What song would you like played at your funeral?

Not sure about that. I can see the intro to “Hells Bells” being played at some point, though. That would be badass.

Figurative gun to your head, what is your favorite album of all time?

Guns N’ Roses, Appetite for Destruction. That album was my anthem in my teenage years.

What song should everyone listen to right now?

Man, that varies (depending) on everyone’s situation and condition at the moment.


Ashley Kay Pintor

What was the first concert you attended?

The Ataris.

What was the first album you owned?

It’s really sad that I’m having difficulty remembering this. I was a late bloomer with music. Possibly No Doubt.

What bands are you listening to right now?

Band of Skulls, The Kills, Band of Horses, The Dead Weather, Daft Punk, TOKiMONSTA. Umm, everything.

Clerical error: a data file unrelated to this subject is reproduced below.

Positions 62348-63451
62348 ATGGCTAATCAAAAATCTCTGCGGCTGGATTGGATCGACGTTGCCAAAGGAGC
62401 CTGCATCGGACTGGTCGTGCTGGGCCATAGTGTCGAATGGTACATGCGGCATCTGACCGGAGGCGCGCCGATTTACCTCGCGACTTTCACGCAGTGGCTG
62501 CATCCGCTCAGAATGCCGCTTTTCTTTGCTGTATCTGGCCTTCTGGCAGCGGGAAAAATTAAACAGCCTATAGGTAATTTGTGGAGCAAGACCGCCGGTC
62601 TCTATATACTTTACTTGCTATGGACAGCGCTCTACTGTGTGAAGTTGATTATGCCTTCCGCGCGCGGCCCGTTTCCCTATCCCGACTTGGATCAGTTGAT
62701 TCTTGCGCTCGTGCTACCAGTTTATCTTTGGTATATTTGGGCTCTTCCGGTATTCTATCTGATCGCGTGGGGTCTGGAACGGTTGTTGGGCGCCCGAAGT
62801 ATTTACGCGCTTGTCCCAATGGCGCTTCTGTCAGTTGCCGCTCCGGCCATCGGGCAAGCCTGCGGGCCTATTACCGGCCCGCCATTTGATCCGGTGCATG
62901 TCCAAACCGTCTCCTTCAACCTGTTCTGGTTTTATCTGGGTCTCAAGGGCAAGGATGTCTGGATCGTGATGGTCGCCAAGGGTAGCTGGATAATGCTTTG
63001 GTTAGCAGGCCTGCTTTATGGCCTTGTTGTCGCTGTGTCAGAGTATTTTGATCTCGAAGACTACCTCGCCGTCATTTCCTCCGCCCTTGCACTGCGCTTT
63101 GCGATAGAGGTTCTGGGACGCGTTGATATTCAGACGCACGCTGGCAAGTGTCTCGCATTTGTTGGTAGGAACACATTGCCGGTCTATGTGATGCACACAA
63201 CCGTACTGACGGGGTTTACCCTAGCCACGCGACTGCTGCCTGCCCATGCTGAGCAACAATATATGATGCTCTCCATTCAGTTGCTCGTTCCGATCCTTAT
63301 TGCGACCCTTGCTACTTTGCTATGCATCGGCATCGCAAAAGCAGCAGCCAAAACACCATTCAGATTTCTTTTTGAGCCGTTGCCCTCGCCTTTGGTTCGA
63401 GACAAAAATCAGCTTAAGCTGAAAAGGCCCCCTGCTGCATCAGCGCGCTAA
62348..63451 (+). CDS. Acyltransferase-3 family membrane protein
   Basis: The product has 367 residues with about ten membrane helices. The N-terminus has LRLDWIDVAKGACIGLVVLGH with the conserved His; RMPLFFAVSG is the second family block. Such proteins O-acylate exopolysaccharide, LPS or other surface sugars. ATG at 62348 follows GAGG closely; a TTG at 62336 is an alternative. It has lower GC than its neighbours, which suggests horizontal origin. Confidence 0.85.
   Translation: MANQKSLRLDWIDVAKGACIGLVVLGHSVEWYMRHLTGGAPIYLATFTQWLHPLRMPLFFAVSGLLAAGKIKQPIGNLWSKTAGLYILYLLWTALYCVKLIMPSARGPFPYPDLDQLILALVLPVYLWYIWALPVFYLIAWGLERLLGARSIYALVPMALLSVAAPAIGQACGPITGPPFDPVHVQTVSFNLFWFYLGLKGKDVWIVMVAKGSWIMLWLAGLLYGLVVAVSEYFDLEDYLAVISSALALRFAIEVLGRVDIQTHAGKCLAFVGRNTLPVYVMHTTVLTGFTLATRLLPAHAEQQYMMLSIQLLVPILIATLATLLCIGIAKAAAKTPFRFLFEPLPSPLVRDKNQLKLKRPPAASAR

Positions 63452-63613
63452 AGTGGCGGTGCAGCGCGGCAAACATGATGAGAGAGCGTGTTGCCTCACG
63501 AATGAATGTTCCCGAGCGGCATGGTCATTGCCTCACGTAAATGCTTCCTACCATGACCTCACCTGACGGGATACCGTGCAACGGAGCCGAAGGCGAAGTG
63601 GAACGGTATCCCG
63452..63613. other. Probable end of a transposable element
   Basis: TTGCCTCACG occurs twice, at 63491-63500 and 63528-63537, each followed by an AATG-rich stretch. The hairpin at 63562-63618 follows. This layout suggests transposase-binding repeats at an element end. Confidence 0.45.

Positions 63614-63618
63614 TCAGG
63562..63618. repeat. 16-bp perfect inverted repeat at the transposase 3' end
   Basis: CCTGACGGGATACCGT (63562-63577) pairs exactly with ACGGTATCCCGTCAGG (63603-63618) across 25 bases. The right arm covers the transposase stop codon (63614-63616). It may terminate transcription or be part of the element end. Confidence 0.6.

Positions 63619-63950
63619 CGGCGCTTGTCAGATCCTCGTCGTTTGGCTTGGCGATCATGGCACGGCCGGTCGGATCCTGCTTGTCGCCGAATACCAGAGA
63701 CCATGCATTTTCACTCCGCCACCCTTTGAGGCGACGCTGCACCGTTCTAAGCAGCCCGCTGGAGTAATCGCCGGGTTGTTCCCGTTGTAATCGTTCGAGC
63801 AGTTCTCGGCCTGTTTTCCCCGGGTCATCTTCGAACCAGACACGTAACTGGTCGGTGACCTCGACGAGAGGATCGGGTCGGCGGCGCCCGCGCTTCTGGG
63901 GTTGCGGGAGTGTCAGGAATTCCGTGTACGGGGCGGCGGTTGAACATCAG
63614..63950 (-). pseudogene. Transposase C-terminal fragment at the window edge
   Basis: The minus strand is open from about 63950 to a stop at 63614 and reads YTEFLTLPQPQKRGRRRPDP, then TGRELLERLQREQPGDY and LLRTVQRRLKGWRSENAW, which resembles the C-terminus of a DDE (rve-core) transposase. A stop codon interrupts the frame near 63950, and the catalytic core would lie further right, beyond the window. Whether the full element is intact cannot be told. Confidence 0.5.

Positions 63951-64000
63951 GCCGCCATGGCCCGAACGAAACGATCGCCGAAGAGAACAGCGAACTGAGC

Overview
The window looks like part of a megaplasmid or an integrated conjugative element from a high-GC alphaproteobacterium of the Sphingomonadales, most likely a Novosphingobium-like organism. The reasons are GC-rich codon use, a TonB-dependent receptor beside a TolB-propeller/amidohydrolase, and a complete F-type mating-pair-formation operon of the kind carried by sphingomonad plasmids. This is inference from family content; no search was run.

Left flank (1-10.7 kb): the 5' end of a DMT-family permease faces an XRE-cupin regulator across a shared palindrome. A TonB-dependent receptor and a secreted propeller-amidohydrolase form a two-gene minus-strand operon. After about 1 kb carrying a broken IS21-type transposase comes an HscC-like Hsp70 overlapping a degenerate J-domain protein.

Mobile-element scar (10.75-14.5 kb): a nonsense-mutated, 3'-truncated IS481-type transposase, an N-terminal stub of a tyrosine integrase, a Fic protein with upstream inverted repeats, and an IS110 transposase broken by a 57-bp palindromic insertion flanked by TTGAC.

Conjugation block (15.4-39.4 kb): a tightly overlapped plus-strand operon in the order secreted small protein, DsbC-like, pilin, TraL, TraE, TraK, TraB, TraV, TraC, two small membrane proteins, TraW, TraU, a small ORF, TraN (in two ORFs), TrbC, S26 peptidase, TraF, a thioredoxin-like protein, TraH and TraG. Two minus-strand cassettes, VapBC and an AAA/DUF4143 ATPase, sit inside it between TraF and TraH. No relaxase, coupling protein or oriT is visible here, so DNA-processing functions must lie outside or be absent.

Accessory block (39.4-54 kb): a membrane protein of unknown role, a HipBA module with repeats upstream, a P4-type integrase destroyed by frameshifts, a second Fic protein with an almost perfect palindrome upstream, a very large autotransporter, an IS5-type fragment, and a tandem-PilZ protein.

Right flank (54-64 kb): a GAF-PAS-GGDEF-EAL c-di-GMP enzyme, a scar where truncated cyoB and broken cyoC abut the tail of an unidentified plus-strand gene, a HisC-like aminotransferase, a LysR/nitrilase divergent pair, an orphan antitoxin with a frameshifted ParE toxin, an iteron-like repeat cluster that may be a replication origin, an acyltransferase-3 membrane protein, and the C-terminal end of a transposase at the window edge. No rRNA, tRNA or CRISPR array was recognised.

What artist, genre or musical trend does everyone love, but you don’t get?

I don’t mean to offend, but it’s got to be country. Sorry, guys. I’m not a hater; I just really don’t get it.

What musical act, current or defunct, would you most like to see perform live?

Nirvana, whether it be Unplugged or the Live and Loud concert they played in Seattle. Either way, I know it would be legend—wait for it—dary!

What’s your favorite musical guilty pleasure?

As of late, I hate to admit this: Katy Perry! It makes me want to go put whipped cream on my boobs and top them off with cherries.

What’s your favorite music venue?

I would have to say the Mesa Amphitheatre.

What’s the one song lyric you can’t get out of your head?

“If you want to sing out, sing out. And if you want to be free, be free, ’cause there’s a million things to be. You know that there are.” Ohhh, Cat Stevens.

What band or artist changed your life? How?

I would have to definitely say there are two: Postal Service got me through some pretty insane moments in my life. I wont get “emo” right now. Second, the Foo Fighters. Because of Dave Grohl and also getting to meet Taylor Hawkins, my love for music has gone through the roof. The energy and love for music the men in that band have is incredible, and they continue to out-do themselves with each new album.